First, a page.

Back to the library I went. Mike had gotten there and was getting his video transferred. But then he revealed that he couldn’t stay to re-record my missing piece. He had to go to work. I think I stared at him for about 5 minutes in shock. Nicole and Louisa suggested I go through the whole library floor by floor (for a third time) looking for yet ANOTHER student from our class. On the last day of finals when most students had finished all their classes. At 11 am when most people LEFT the library for lunch. This is when I sat down on the floor and began to cry, thinking “this will be a funny story if I pass. Maybe even if I don't.” Fortunately, Nicole came out of her I’m-so-happy-to-have-finished trance at this point and realized I needed some help. Somehow, she found another student from our class, Guy, at HIS work-study job in the library stacks and dragged him into the video room at baton point. Then she ran to the rehearsal hall next door to get his trumpet so he wouldn’t technically be leaving work. I pulled myself back together, thanked everyone and took over the recording room.
I yanked out my (very battered) music and tried to lead them through the missing piece. And it fell apart. We were all so tired no one could follow me. Or find the beat. Or remember which way was up. We could not get through the piece without stopping and we weren’t allowed to have any “breaks” in the pieces themselves. Out of desperation (and after five or six tries), I decided to use an Aikido technique; extending ki and one-point. The idea is that you send your energy and intent throughout your whole body and out into the space around you. This makes your body move in precise and controlled ways, which works great for throwing people in a martial arts class. I was hoping that I could somehow take control of Guy’s and Louisa’s instruments with my mind and little baton and at least get through the wretched piece once without having them stop. And it worked! To my absolute amazement, we made it through the whole piece in one go. They played with better tone and technique than all the earlier attempts and Louisa even commented that my conducting was suddenly better than anything I’d done in the class up to that point. She then suggested I re-record the other pieces doing "whatever that was" again. I said I didn't think there was time (since who knew how long it would take to drag them through the other pieces) and I just wanted to turn in a complete assignment, never mind what grade I got. So she and Guy wished me luck and left.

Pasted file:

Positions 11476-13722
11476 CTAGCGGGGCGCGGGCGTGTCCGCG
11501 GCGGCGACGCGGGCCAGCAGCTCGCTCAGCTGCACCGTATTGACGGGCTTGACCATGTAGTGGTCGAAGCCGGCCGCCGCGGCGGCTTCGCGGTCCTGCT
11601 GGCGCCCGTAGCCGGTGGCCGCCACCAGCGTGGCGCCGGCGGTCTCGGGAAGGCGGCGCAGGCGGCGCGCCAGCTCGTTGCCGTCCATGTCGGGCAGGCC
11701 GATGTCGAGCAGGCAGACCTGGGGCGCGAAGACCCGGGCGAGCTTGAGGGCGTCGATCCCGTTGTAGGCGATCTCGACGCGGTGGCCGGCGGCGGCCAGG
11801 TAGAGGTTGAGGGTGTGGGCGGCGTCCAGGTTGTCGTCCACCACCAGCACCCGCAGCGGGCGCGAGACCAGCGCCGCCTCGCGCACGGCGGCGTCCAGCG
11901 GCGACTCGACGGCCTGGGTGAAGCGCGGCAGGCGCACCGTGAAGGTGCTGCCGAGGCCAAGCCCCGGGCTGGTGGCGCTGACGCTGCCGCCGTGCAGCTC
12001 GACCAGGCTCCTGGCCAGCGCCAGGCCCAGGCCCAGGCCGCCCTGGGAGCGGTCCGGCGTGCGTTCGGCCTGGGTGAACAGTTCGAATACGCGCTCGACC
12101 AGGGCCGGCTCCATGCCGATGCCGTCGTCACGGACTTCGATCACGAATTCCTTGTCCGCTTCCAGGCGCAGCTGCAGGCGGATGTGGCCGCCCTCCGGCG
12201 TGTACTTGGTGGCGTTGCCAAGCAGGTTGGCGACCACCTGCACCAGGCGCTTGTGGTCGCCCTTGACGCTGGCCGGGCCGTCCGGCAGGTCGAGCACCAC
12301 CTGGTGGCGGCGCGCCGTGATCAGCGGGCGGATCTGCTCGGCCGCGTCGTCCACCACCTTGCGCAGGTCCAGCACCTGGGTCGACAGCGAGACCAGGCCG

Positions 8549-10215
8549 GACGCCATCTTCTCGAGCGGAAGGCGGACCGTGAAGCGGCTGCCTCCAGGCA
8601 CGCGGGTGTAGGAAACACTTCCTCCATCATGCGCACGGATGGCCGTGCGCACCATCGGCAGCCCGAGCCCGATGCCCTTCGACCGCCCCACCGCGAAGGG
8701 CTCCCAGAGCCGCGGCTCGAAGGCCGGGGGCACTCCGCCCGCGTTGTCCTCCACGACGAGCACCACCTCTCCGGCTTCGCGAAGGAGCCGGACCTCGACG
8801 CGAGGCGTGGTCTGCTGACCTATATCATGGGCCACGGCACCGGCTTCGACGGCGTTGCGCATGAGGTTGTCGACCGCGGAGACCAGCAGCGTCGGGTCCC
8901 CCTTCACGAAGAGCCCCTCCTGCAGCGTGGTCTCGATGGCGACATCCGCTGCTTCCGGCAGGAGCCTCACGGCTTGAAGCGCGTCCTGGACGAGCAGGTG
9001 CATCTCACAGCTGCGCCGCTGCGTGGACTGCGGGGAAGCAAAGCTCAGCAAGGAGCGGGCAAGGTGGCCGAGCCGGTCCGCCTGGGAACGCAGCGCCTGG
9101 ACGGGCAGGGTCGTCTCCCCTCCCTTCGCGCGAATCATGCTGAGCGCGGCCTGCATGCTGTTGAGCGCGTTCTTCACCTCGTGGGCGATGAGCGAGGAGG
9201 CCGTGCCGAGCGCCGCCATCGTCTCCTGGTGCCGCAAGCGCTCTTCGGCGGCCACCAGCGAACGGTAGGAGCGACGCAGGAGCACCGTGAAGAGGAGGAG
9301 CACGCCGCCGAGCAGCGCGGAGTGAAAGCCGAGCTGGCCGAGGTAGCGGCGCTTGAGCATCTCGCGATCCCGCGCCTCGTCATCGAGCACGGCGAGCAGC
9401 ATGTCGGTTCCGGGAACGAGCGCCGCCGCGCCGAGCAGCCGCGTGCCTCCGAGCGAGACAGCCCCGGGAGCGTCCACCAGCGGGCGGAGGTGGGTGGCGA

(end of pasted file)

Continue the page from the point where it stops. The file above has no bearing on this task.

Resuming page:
First piece done, I went to transfer the other pieces to my tape. And the VCR machine stopped working again. (Yeah, I know, I should have expected THAT!) I whimpered and headed off to drag the head of the audio-visual center out of his meeting again (it really was his job and there really wasn’t anyone else capable of dealing with this glitch), and he fixed it. Again. And FINALLY, completed tape in hand, I bolted off to the faculty mailroom, double checked that the teacher hadn’t left early (which I WAS expecting but my luck had finally changed) and turned it in with 15 minutes to spare.
Then I crawled back up to my room, where my roommate was just getting up. She had last seen me heading off to start the recording the previous afternoon and naturally asked how my final went. I said it would take too long to explain or even sum up and I would tell her about it after I slept. And that I just might, after the end of class, have figured out how to handle a baton effectively.

And yes, I passed. With an A.